“Crowdfunding A Caribbean Film: Entrepreneur David Mullings Did It”
Posted by David Mullings on August 8th, 2011
With the planned return of passenger rail to Jamaica I began to speak more and more with friends about how my brother Robert and I used to take the train from Kingston to Montego Bay as children to visit our grandmother. It was surprising to find out that most of my friends had never ridden the train in Jamaica and a few didn’t even know passenger trains used to run. I decided that I needed to tell the story of how my family benefitted from the train in Jamaica and also use this as a chance to put some of my 95 year-old grandmother’s memories on record. Being a fan of “Who killed the electric car?” I wanted to do a short-film that not only told a personal story but also asked a question and got an answer about the trains in Jamaica. It would not be a documentary about the history of rail in Jamaica but I felt that it would be good to find out of the closing of the train system in 1993 was really the end of the line. Fate was on my side because Random Media, the integrated media company my brother and I founded in 2002 was partners with LMH Publishing for eBook distribution in the Amazon Kindle and Apple iBooks stores. That company was owned by L. Michael Henry aka the Honourable Mike Henry, Jamaica’s Minister of Transport and Works, the brains behind resuscitation of the rail network in Jamaica. I figured it would be easy to get him to do an interview for my little film project. Now that I had the framework and the basic story we needed funding. Instead of simply paying for it out of pocket, which we could have done, I wanted to make this short-film in a way that would serve as some sort of inspiration for other young people in developing countries and especially Jamaica. Having read the story about how Minimal funded the TikTok and LunaTik iPod Nano watch products via crowdfunding on Kickstarter I decided to do the same thing.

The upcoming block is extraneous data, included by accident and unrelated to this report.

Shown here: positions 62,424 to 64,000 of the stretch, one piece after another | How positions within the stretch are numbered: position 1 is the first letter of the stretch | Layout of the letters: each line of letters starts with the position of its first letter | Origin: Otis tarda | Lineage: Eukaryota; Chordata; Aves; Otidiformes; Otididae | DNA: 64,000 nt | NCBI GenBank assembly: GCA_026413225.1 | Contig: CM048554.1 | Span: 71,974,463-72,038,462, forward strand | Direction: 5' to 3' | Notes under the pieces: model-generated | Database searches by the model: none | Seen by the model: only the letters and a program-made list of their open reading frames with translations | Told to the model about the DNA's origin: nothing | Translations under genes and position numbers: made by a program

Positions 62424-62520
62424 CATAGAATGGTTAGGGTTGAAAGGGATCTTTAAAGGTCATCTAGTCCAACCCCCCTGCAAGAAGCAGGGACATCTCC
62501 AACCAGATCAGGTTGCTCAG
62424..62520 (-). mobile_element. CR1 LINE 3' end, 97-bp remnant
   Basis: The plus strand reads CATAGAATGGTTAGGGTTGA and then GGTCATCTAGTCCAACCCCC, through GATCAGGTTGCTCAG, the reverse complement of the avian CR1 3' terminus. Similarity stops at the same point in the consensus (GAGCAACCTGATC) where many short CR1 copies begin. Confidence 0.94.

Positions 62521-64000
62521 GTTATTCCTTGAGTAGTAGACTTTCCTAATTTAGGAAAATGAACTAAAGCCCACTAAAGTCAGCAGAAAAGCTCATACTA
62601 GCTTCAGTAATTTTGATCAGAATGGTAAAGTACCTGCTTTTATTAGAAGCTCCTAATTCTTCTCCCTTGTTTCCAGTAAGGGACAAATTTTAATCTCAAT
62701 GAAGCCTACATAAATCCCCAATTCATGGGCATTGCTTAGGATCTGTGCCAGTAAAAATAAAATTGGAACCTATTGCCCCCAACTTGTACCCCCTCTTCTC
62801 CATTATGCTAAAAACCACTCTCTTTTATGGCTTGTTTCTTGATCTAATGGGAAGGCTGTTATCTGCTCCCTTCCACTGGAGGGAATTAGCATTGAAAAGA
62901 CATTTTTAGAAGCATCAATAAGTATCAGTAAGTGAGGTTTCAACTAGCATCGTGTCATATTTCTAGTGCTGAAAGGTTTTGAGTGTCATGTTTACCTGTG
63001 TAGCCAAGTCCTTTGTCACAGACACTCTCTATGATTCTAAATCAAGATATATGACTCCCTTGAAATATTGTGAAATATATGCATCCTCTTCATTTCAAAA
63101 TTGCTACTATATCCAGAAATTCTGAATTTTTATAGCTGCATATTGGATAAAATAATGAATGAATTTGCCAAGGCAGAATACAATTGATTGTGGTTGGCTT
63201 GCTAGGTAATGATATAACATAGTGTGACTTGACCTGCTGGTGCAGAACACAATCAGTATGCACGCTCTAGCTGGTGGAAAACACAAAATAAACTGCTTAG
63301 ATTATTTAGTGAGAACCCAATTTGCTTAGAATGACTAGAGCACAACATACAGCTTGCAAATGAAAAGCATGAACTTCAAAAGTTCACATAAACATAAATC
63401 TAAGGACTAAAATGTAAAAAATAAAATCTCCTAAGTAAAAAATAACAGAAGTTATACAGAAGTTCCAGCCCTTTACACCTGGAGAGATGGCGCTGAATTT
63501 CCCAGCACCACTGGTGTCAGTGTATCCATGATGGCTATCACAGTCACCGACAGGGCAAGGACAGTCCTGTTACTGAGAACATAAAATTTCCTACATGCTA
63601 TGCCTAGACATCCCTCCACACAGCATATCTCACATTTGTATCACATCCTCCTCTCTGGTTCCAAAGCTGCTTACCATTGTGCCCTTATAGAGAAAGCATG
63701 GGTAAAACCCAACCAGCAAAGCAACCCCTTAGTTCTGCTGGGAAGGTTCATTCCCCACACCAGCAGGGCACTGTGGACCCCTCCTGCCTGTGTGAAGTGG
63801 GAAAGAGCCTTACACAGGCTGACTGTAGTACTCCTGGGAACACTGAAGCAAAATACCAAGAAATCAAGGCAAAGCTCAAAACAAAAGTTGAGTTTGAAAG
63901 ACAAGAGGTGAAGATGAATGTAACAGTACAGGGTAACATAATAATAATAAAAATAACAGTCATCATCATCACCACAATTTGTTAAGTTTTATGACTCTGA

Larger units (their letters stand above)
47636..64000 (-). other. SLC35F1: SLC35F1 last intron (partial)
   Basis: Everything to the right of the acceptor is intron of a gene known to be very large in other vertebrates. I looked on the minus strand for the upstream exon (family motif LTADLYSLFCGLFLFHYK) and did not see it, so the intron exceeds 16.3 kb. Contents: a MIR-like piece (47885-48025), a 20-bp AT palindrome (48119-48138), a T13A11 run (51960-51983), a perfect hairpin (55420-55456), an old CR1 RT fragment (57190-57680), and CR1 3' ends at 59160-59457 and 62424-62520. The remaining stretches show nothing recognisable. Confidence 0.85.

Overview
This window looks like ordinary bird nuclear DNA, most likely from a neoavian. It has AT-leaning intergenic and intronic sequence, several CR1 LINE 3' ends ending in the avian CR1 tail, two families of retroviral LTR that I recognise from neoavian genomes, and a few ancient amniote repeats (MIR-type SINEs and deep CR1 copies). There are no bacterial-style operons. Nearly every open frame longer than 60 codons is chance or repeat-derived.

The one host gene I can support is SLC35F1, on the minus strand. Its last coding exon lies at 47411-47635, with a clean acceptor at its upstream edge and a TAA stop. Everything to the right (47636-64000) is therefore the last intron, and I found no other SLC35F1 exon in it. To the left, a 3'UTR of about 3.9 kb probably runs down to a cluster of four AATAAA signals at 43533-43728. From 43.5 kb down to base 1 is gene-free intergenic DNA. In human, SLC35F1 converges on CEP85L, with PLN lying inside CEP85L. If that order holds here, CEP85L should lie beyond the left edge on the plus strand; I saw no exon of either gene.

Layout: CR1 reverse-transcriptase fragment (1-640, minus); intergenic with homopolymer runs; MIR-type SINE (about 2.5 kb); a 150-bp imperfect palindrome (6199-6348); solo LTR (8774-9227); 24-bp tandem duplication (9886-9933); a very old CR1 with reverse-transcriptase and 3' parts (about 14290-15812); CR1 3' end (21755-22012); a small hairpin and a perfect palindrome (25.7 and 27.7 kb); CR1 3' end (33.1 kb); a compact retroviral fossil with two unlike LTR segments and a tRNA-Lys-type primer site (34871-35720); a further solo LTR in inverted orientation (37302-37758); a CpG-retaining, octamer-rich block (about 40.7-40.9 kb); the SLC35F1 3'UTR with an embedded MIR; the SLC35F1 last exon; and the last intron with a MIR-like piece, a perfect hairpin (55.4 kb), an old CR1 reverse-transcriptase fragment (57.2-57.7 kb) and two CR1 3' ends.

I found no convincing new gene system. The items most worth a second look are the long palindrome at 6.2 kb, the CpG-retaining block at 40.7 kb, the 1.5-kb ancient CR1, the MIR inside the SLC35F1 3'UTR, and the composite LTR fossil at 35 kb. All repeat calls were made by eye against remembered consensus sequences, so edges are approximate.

I wanted people in developing countries and especially the Caribbean to realize that there was a source of capital and a way to get it that did not exist 10 years ago, technology had changed the way you had to go about funding a project. I settled on IndieGoGo.com because it was more geared towards creative projects like films. I had studied the keys to Minimal’s success on Kickstarter and even wrote a blog post on it so I was confident we would get our funding. I also had decided to shoot entirely on an iPhone 4 in order to add to the whole idea of technology and low cost solutions can be leveraged to achieve a goal, even one as lofty as making a short-film. I wanted people to realize how thinking creatively could be an asset and that true startup mentality is not about how much money you have but how smart you use your tools that are available. For the budget, I calculated the bare essentials, including flight to Jamaica, having some professional help that I would pay and transportation costs. I set out to raise US$1000 in 31 days and become one of the first successfully crowdfunded Caribbean projects. Crowdfunding also had the added benefit of generating disciples who would help to spread the word about the project while we were raising money and then after the film was released since their names would be in the credits. I raised US$1,045 from 42 in 31 days directly from IndieGoGo and another US$850 from direct contributions outside of the website for a total of US$1,945. The film has mostly been shot and is now in post-production with plans to be released by our new RealVibez Studios imprint at the end of August. Since RealVibez is YouTube’s first official Caribbean media partner we are releasing the film on our YouTube channel (partners can upload full-length features, even as long as 3 hours) and it will be available free of charge to all for viewing. The goal was to make one of the first crowdfunded Caribbean films using technology available to all and thereby inspire a generation of entrepreneurs and filmmakers, not to get rich. Our YouTube partnership allows us to earn advertising revenue and we also hope to leverage the “shot on an iPhone 4″ aspect to secure a deal with a mobile phone company and use the money to accomplish two things: Run 1-week camps for teens interested in film and let them use iPhones to shoot and edit plus partner with JAMPRO in Jamaica to setup a fund to help finance local film projects. People donated as little as US$2 to our project and as much as US$500 because they believed in the people behind it. I hope that my story about how I did it ends up inspiring many more people to use technology that our parents never dreamt about and then achieve some of their dreams. Just dream big and be willing to start small.
David Mullings wanted to do a short-film that not only told a personal story but also asked a question and got an answer about the trains in Jamaica. It would not be a documentary about the history of rail in Jamaica but I felt that it would be good to find out of the closing of the train system in 1993 was really the end of the line.
The goal was to make one of the first crowdfunded Caribbean films using technology available to all and thereby inspire a generation of entrepreneurs and filmmakers, not to get rich.